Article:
Monthly Archives: January 2018

Is process the enemy of creativity?

I have been told more times than I care to remember that process inhibits creativity and we should just ‘let things flow’ so that creative ideas are not short-lived – or even stillborn.

Well-planned processes take into account all the ripple effects. Making a change in a business is like throwing a rock into a series of interlinked ponds. You might be able to see where the ripples end in the first pond, but what about the splash that agitates the next pond and creates ripples there?

The phrase that comes to mind is –

The law of unintended consequences

Well-structured processes and procedures are designed to take to take care of all these side effects so that the organisation remains able to function efficiently.

Organisations with poor or non-existent processes end up re-inventing the wheel. They waste time and effort working out how to do things scratch when they have been done before.

But there may be an element of truth in the assertion that process inhibits creativity. I have come across systems and procedures which are so rigid and inflexible that nothing ever gets changed. It’s just too much like hard work to introduce a new idea!

For me, that’s a good reason to change the process. It’s not a good reason to bypass the process or take shortcuts, which is what my creative colleagues often seem to want to do!

Getting a new idea up and running in an organisation will always mean there are going to be hurdles or barriers to be overcome. For example, it might be that you are required to have a fully costed budget, or perhaps you need to be championed by someone higher up in the organisation.

Creativity is stifled when those hurdles are set too high, too soon. If too many approvals are required early on, it’s much easier to say ‘no’ and kill the project.

Why not take a leaf out of Metro Bank’s book? They have a rule that it takes two managers to say ‘no’ to a customer, but only one to say ‘yes’.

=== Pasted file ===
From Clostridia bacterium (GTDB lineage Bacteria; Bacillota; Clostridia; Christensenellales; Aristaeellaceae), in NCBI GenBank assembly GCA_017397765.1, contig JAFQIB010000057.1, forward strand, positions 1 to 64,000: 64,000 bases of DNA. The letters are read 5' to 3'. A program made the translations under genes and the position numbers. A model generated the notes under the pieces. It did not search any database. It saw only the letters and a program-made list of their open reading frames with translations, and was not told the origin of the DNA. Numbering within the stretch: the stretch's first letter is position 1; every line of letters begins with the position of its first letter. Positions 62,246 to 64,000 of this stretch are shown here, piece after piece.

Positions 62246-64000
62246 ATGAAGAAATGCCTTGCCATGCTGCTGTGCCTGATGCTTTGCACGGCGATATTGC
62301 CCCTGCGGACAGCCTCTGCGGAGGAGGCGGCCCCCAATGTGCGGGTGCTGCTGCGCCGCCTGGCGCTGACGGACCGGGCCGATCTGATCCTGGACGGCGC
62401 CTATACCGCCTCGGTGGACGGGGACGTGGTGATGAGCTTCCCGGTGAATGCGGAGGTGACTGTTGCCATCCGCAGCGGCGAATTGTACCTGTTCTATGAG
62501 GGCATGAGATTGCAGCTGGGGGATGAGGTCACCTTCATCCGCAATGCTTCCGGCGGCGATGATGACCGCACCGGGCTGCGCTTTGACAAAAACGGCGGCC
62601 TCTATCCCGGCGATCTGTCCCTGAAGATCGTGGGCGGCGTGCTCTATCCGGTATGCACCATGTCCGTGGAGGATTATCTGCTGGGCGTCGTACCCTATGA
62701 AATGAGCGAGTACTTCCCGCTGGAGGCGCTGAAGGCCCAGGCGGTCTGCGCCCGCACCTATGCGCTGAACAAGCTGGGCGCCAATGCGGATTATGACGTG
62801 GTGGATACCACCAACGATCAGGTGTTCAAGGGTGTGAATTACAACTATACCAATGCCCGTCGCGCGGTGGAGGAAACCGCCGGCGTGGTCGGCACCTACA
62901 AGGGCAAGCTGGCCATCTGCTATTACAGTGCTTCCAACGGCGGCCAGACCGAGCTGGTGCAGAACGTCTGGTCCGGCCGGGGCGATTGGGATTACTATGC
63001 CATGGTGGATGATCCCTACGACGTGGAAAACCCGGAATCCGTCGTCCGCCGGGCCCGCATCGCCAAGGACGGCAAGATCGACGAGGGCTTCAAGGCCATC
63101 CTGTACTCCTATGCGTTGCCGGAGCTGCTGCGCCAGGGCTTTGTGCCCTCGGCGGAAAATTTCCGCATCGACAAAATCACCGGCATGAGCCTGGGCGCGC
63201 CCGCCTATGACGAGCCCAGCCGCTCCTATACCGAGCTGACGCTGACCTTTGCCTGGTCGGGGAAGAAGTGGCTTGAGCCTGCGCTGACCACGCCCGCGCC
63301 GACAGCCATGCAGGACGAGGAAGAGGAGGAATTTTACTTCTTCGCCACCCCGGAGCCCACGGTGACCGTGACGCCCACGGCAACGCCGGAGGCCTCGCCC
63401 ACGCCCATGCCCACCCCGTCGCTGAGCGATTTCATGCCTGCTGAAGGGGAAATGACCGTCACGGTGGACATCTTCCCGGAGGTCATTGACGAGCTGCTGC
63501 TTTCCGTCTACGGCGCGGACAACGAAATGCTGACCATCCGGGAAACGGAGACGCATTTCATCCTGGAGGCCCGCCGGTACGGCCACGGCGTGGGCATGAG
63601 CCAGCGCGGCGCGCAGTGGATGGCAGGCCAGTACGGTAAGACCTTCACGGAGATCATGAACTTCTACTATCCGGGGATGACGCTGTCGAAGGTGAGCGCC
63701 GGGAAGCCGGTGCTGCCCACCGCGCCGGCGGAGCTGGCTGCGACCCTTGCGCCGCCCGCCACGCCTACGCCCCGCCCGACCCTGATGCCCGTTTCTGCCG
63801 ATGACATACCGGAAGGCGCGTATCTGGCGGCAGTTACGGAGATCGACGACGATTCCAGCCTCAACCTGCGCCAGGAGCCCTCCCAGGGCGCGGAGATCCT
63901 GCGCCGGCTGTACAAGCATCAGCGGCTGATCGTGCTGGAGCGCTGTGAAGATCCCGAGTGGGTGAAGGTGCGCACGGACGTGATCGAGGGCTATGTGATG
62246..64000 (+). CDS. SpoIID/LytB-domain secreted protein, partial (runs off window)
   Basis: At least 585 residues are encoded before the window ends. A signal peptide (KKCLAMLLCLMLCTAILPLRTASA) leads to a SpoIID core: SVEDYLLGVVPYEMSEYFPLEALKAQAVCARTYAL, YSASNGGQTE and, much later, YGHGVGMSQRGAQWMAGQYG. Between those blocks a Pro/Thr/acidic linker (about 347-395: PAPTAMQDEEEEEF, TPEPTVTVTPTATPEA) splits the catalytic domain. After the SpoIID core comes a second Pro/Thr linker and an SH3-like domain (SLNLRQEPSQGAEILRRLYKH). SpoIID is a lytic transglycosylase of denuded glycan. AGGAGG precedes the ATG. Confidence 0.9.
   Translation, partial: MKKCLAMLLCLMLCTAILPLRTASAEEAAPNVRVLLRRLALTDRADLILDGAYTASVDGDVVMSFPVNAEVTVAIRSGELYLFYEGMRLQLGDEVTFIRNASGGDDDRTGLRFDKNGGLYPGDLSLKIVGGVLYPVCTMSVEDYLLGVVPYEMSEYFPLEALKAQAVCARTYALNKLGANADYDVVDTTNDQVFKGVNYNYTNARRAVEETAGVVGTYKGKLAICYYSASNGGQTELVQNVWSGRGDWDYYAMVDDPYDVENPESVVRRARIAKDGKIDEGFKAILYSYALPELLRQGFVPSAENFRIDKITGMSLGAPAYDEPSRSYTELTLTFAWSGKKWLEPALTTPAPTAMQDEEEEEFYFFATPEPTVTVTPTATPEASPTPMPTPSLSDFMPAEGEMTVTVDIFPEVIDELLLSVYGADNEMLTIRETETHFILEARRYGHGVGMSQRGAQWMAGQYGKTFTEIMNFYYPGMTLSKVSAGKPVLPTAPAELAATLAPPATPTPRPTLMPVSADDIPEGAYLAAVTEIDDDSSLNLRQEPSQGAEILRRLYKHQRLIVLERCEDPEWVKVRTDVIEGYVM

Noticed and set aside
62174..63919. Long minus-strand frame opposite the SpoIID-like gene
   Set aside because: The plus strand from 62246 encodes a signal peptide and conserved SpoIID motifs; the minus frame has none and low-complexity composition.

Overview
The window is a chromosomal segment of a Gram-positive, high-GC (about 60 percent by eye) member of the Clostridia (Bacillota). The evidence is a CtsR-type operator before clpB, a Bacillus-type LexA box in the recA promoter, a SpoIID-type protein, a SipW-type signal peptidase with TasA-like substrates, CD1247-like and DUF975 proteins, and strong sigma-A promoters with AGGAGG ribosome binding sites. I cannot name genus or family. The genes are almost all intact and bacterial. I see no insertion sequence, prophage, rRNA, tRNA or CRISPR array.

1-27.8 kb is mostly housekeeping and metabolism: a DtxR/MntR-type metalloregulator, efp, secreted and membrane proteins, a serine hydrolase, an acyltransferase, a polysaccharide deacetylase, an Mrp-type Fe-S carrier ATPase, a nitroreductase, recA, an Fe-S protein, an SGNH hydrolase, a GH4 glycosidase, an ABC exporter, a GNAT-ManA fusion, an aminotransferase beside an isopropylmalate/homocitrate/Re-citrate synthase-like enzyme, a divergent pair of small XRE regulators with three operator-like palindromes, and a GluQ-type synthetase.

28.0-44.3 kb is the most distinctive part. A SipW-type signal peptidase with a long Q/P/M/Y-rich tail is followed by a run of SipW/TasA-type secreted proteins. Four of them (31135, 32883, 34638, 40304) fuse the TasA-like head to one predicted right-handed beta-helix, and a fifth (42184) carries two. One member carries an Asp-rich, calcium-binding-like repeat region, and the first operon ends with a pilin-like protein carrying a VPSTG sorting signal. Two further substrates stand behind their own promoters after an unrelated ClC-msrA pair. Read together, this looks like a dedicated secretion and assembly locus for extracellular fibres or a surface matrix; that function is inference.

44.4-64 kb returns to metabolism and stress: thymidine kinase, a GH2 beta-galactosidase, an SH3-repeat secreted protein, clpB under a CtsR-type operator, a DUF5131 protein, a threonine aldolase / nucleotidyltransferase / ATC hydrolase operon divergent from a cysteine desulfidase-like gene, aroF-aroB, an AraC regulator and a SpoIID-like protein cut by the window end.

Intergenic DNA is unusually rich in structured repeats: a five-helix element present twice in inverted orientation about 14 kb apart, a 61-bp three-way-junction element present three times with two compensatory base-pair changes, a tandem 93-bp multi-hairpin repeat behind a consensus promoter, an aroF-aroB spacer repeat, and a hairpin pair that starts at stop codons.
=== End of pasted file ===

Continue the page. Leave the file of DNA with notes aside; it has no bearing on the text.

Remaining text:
That’s a process, by the way, and I don’t see it inhibiting creativity!

Are you proactive or reactive?

Have you noticed how busy everyone is?

When you walk down the street or sit somewhere for a coffee, look around, and you’ll see most people engaged with their devices. Mobile phones and tablets are wonderful tools that keep us in touch with what’s happening in the world, and with our contacts nearer home.

We’re all busy. When you’re trying to get someone’s attention with an email or another piece of marketing material, the gurus will tell you that you have to try seven or more times before you should expect a result.

If you follow Twitter, or you’ve tried to do so, the sheer volume of comment can be overwhelming, and the same can be said of Facebook. Keeping up to date with the minutiae of your friends’ lives would leave you with no time to do anything else!

Even if you don’t use social media, it’s really easy to spend all day just reading and responding to emails.

The danger with this is that you are only ever reacting to inbound information – or noise – and not being proactive and moving towards your objective.
You do have an objective for today, don’t you?That sounds like such a big thing. The objective. It’s rather a grandiose term and perhaps a little intimidating, isn’t it?

Let me simplify it.

At the start of each day, ask yourself: “What am I going to achieve today?’

How you answer this will set your objective for the day. It’s not complicated, but it is important – important enough to write down and remember it.

When you’re taking a break – perhaps when you go to get a coffee, or perhaps at lunch, take a look at the objective and measure how much progress you’ve made towards it.

Repeat the exercise at the end of the day.

You’ll be amazed at how much more you get done when you stick to the task you’ve set yourself!